PRINT Summer 2001


the Vienna Museum Quarter

FROM THE STREET, everything looks more or less the way it has since the Baroque era. Vienna's once-upon-a-time imperial stables, commissioned by Emperor Karl VI in the early eighteenth century, present an unadorned two-story facade stretching about a quarter of a mile along the city's Museumsplatz. Only on passing into the central courtyard do visitors catch sight of the monumental structures that have risen within.

Opening to the public later this month, the MuseumsQuartier, or MQ as its logo (already emblazoned on coffee cups and Frisbees) has it, is a “cultural cluster” that will eventually house some twenty institutions dedicated to art, dance, film, architecture, theater, and new media. Acres of usable space, innovative architecture and restoration, and hearty city support have drawn these organizations, some newly formed and others long established. The MQ is doubtless an enormous undertaking, but since the earliest planning phases in the mid-'80s debates have centered around a vexing question: Will Vienna end up with a cultural graveyard tailored to the needs of tourists, or will the seeds of current artistic production take root in the ancient walls?

Those old walls, the restoration of which has been led by Manfred Wehdorn, are now joined by the new walls of three contemporary buildings designed by the architectural firm Ortner & Ortner. The first of these, a mass of white limestone, will house the Leopold Museum, renowned for its seasoned classics of Viennese modernism. Egon Schiele, Gustav Klimt, and Richard Gerstl will surely draw crowds. The Museum Moderner Kunst Stiftung Ludwig Wien (MUMOK) takes up residence in a new structure of dark gray basalt lava (a material meant to mirror, according to press materials, the “recently solidified” status of modern art). MUMOK's second-class collection of twentieth-century art is improved by stock from the Pop-heavy Ludwig Collection. And the Kunsthalle Wien, dedicated to contemporary art, moves into a red brick-faced annex behind the former winter riding hall, in which the Vienna Festival will continue to be held every spring.

A children's museum and the Architecture Center of Vienna will be among the inhabitants of the preexisting buildings. The Fischer von Erlach Wing, which fronts the whole complex, has been thoroughly renovated and dubbed “Quartier 21.” It will house the Public Netbase, a Center for new-media art; the Depot, a forum for lectures with an accompanying lending library; Basis Wien, a central database on Austrian contemporary art; and artist studios. The eyes of the MQ planners, which have obviously been ogling the British Culture Trust, are shining: Quartier 21 will be the poster child for youthful creativity.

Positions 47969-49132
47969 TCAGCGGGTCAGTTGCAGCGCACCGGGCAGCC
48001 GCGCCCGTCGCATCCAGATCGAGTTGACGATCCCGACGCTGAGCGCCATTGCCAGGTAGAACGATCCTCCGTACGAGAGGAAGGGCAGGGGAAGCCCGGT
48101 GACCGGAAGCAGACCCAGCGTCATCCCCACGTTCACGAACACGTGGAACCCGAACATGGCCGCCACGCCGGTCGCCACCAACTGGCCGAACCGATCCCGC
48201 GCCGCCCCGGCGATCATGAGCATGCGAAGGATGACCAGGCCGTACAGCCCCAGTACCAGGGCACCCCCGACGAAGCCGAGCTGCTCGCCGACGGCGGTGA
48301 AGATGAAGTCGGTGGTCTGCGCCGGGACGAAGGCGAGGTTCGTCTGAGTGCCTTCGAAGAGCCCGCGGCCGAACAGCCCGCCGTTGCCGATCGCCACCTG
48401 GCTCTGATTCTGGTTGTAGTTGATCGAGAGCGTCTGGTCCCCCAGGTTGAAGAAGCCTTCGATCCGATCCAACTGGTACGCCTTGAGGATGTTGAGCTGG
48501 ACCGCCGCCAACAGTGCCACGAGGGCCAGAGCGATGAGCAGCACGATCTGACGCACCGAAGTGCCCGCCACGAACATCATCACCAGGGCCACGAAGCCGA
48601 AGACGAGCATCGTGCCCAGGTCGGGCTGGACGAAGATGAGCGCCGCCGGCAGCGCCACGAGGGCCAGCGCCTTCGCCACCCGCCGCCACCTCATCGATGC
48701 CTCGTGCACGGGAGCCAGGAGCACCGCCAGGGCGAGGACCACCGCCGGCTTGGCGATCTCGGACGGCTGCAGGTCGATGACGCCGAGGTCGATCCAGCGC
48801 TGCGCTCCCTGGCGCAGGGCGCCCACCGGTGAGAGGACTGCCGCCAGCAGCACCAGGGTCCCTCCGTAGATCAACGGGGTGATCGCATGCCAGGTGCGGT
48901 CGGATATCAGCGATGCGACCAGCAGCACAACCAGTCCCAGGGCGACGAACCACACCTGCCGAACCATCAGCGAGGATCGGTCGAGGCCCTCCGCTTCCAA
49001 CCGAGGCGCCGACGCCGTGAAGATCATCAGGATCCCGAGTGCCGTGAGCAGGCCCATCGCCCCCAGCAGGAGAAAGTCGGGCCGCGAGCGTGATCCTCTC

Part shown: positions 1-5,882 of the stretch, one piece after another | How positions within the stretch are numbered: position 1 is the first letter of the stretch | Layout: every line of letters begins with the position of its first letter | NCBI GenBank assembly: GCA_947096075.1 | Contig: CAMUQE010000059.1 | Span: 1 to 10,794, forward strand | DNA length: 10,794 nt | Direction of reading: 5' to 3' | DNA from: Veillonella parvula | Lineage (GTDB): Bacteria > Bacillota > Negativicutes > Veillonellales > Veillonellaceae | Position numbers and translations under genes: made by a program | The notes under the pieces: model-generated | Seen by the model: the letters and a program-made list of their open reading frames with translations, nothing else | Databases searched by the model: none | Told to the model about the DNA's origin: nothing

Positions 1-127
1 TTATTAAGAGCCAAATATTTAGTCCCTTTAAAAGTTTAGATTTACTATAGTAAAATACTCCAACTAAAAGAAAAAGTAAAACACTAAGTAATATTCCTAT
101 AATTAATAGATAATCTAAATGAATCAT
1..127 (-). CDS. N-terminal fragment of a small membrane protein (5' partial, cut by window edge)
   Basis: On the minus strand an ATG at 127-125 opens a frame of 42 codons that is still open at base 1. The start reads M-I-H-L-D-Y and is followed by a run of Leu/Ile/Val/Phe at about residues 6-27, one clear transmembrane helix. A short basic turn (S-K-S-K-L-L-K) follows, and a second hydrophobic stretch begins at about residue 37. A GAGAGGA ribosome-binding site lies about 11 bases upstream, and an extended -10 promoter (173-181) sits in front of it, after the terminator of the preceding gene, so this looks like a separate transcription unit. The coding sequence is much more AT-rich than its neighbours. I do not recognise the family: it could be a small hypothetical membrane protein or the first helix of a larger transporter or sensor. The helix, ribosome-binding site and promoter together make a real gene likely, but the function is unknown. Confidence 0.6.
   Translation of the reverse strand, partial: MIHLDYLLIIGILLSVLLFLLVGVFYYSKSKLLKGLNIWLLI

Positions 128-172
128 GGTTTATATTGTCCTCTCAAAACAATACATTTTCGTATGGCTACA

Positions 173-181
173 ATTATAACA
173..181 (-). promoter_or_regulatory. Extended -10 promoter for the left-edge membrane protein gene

Like other spectacular recent cultural endeavors—the Guggenheim Bilbao, the Tate Modern in London—the MQ is one of those architectonic icons that could transform perceptions of a city. While London long ago wiped away its image of having nothing more to boast than pubs and a queen, Vienna's battle with its reputation for cozy antiquation lingers on. The MQ may begin to scrape off the lime deposits on the venerable though not very cool Vienna, but it can't be too aggressive because it's precisely the city's Hapsburg and Jugendstil histories that bolster tourism. And so when Ortner & Ortner designed a “Library Tower” that would have been taller than the original stables, making the whole complex visible from afar, a fierce, conservative media campaign ensued, and the project was scratched. It is symptomatic of the long repression of cultural modernity in Austria that modernization in the MQ has come up against such historicizing barriers.

In 1986, when the competition for the MQ was announced, Vienna had a lot of lost ground to make up. Having long promoted itself as a city of music and theater, Vienna neglected its art. (In recent memory, some of the collections in the Kunsthistorisches Museum couldn't be viewed after nightfall for lack of electric lights—and this at one of the largest art museums in the world.) Will the new MUMOK building suffer from or remedy this lamentable condition? The architects Laurids and Manfred Ortner have indeed captured beauty in stone, but aside from a few embrasure-like openings and a panoramic window in the upper story, MUMOK's facade remains sealed. The basalt takes on a symbolic presence of petrification. Modern, yes, but inactive as a cooled volcano; modern, yes, but filtered through nationalist incorporation into the Leopold Museum; modern, yes, but representing a lack of transparency between culture and society.

A poignant irony appears to be afoot: Where a hundred years ago Arabian stallions trotted, cheerful masses will soon swarm into the mild night after summer days of cultural reverie. But will visitors find their cultural treasures—once enjoyed solely by aristocrats—wrapped in an architecture of encapsulation, the museum as mausoleum?

Matthias Dusini is a Vienna-based art critic.